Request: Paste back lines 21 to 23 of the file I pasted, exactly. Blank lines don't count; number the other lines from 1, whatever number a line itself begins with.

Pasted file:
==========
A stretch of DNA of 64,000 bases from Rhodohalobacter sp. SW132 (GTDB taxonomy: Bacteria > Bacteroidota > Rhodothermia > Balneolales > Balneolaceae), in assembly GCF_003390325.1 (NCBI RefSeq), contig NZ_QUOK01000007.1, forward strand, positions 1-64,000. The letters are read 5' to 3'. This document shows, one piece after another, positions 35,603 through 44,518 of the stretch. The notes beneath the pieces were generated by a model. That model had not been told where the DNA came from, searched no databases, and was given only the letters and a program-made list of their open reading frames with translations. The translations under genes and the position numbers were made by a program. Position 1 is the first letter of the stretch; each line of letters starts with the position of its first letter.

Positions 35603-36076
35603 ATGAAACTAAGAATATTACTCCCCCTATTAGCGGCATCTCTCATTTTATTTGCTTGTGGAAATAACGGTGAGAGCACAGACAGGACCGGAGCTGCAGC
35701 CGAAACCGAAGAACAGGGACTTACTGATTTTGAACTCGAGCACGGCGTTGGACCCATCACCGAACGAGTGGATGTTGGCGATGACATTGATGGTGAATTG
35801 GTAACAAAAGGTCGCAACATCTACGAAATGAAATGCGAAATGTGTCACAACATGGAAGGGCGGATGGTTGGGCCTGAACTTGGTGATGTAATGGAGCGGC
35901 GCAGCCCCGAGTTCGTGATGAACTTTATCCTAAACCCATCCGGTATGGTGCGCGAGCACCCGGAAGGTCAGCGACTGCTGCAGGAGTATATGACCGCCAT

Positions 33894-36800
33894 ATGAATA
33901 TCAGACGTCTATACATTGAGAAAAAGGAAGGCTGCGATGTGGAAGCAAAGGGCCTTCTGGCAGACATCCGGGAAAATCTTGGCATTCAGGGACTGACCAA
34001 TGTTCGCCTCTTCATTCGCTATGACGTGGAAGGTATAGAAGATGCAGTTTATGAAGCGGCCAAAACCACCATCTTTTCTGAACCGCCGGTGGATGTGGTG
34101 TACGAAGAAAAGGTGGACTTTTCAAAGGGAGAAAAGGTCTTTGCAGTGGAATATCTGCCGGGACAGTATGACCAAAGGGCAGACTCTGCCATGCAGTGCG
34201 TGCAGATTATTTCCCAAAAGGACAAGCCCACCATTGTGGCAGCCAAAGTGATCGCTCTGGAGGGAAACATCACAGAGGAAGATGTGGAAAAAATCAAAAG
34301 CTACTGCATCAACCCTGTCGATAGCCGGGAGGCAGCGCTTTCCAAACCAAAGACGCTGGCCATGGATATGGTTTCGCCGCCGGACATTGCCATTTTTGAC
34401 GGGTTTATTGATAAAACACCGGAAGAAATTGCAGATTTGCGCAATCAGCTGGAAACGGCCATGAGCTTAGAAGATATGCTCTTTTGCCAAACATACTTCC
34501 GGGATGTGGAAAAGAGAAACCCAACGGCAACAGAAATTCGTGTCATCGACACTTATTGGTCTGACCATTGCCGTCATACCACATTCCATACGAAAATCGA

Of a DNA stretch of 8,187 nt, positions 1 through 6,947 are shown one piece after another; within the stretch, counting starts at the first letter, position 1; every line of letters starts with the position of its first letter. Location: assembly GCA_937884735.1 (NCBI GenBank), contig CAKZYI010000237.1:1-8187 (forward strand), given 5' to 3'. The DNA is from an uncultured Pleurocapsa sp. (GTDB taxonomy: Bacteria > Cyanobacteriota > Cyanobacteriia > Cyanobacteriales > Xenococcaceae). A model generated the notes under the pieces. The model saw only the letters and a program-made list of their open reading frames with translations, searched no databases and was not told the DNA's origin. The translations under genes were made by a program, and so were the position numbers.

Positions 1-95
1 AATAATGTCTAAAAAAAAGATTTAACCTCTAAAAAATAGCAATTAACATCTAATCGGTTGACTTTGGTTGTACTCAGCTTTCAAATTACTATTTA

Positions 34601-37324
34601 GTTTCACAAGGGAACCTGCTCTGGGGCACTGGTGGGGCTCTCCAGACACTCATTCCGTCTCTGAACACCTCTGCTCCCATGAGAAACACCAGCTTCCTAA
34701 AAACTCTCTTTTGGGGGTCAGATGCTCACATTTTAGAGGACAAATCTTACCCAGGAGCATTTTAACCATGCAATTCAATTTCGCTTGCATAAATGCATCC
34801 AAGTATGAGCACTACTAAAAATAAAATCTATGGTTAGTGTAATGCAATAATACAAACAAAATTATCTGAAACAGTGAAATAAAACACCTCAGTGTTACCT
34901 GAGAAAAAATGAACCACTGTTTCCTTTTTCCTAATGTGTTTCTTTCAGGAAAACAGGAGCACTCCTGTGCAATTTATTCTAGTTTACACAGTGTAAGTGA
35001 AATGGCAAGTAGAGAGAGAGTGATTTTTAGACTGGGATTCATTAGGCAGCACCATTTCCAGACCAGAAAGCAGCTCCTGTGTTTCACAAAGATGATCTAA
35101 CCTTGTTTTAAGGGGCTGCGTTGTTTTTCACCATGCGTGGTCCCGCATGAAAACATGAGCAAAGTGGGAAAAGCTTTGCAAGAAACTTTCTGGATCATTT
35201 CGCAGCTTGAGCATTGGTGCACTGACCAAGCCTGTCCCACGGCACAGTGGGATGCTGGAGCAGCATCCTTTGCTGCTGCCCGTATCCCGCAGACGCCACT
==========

34701 AAACTCTCTTTTGGGGGTCAGATGCTCACATTTTAGAGGACAAATCTTACCCAGGAGCATTTTAACCATGCAATTCAATTTCGCTTGCATAAATGCATCC
34801 AAGTATGAGCACTACTAAAAATAAAATCTATGGTTAGTGTAATGCAATAATACAAACAAAATTATCTGAAACAGTGAAATAAAACACCTCAGTGTTACCT
34901 GAGAAAAAATGAACCACTGTTTCCTTTTTCCTAATGTGTTTCTTTCAGGAAAACAGGAGCACTCCTGTGCAATTTATTCTAGTTTACACAGTGTAAGTGA